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Tech Companies Help Women Get Back to Work

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Women brush up on their tech skills during a session at the Reboot Career Accelerator for Women.

As tech firms compete in an escalating battle for talent, some are targeting what they consider an undervalued source: women returning to the workforce.

Credit: Reboot Career Accelerator for Women

Major technology companies as well as startups are leveraging internships and other programs to help women return to work and update their skills to use the latest technologies they need to be competitive.

"The war for talent is so extreme that we're seeing CEOs sitting around, saying, 'Who have we not gone after? Maybe we need to find women who are at home with kids?'" says Frederickson Pribula Li CEO Valerie Frederickson.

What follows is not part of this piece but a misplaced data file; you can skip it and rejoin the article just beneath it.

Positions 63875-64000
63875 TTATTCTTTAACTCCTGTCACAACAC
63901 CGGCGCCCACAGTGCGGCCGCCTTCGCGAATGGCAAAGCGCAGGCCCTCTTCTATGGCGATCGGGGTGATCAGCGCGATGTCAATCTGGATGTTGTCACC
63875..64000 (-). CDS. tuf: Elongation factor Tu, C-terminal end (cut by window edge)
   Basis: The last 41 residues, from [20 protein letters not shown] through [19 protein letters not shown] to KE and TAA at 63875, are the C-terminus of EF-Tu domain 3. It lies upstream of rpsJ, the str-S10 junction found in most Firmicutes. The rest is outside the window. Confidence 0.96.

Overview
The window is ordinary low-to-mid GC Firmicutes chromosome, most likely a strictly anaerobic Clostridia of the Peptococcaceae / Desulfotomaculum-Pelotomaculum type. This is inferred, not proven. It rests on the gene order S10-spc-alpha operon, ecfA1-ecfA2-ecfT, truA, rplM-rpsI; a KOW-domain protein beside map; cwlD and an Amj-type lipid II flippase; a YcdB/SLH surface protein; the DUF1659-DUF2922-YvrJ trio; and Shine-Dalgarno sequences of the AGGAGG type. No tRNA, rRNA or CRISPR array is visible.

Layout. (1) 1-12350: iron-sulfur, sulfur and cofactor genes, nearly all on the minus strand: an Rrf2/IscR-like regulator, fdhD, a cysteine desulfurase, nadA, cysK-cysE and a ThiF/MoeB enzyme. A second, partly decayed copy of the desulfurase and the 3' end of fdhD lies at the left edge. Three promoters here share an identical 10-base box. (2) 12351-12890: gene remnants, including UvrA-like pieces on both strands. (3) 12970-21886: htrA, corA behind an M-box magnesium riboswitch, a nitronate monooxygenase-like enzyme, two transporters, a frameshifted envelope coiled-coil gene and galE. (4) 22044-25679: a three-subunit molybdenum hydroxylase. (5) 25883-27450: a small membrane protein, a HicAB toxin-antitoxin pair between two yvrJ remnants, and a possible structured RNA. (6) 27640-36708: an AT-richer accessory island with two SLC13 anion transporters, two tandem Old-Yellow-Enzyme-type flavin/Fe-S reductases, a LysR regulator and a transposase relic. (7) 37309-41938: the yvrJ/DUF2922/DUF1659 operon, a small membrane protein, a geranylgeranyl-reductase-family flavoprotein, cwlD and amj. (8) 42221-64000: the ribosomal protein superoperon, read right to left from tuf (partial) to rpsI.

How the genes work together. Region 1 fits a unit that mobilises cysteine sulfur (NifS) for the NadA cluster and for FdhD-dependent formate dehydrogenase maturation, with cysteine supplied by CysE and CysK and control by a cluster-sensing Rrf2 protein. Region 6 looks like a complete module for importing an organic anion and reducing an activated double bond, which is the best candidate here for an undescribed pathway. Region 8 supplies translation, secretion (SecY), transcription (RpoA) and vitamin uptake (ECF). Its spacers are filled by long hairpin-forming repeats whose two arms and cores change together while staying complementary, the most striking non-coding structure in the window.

The tech industry is confronted with a shortfall of qualified job candidates, and companies looking for women who have been out of the workplace for a prolonged period say they are easier to hire because they face less competition. For example, IBM started an alumni network of former employees to help women return to work at the company.

The Center for Talent Innovation estimates almost 90% of such women attempt to resume their careers, yet only 40% obtain full-time jobs. In addition, about 25% of women who attempt to resume their careers accept part-time jobs.

Initiatives to bring such women up to speed include GSVlabs' Reboot Career Accelerator for Women, an eight-week program that teaches skills such as design thinking, shared calendars, and personal branding. Through such efforts, tech companies are striving to correct the endemic underrepresentation of women in the industry.

From The Wall Street Journal
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Abstracts Copyright © 2016 Information Inc., Bethesda, Maryland, USA


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